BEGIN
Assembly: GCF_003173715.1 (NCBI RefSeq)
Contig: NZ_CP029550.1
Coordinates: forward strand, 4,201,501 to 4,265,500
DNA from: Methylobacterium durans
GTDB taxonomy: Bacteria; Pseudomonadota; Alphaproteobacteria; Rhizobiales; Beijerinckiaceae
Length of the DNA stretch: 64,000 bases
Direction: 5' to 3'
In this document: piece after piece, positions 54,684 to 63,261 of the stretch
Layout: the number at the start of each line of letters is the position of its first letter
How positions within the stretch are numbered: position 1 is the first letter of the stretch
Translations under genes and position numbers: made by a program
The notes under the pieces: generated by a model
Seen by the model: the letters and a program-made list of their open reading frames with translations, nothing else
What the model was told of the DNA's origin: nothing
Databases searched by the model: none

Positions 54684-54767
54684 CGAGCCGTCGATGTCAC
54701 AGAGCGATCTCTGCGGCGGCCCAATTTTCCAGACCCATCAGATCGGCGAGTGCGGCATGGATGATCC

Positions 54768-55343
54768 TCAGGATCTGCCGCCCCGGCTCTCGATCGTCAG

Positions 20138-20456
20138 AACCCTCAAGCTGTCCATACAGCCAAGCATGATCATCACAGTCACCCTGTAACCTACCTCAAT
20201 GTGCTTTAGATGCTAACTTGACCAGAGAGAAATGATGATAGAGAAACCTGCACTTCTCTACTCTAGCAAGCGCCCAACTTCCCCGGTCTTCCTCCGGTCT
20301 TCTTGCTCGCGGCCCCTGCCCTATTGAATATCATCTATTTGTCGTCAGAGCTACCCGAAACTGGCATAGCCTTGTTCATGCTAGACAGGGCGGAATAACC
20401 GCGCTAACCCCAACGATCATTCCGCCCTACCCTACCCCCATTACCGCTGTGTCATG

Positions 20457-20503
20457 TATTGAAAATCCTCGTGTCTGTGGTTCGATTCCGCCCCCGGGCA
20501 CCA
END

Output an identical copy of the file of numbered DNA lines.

Assembly: GCF_003173715.1 (NCBI RefSeq)
Contig: NZ_CP029550.1
Coordinates: forward strand, 4,201,501 to 4,265,500
DNA from: Methylobacterium durans
GTDB taxonomy: Bacteria; Pseudomonadota; Alphaproteobacteria; Rhizobiales; Beijerinckiaceae
Length of the DNA stretch: 64,000 bases
Direction: 5' to 3'
In this document: piece after piece, positions 54,684 to 63,261 of the stretch
Layout: the number at the start of each line of letters is the position of its first letter
How positions within the stretch are numbered: position 1 is the first letter of the stretch
Translations under genes and position numbers: made by a program
The notes under the pieces: generated by a model
Seen by the model: the letters and a program-made list of their open reading frames with translations, nothing else
What the model was told of the DNA's origin: nothing
Databases searched by the model: none

Positions 54684-54767
54684 CGAGCCGTCGATGTCAC
54701 AGAGCGATCTCTGCGGCGGCCCAATTTTCCAGACCCATCAGATCGGCGAGTGCGGCATGGATGATCC

Positions 54768-55343
54768 TCAGGATCTGCCGCCCCGGCTCTCGATCGTCAG

Positions 20138-20456
20138 AACCCTCAAGCTGTCCATACAGCCAAGCATGATCATCACAGTCACCCTGTAACCTACCTCAAT
20201 GTGCTTTAGATGCTAACTTGACCAGAGAGAAATGATGATAGAGAAACCTGCACTTCTCTACTCTAGCAAGCGCCCAACTTCCCCGGTCTTCCTCCGGTCT
20301 TCTTGCTCGCGGCCCCTGCCCTATTGAATATCATCTATTTGTCGTCAGAGCTACCCGAAACTGGCATAGCCTTGTTCATGCTAGACAGGGCGGAATAACC
20401 GCGCTAACCCCAACGATCATTCCGCCCTACCCTACCCCCATTACCGCTGTGTCATG

Positions 20457-20503
20457 TATTGAAAATCCTCGTGTCTGTGGTTCGATTCCGCCCCCGGGCA
20501 CCA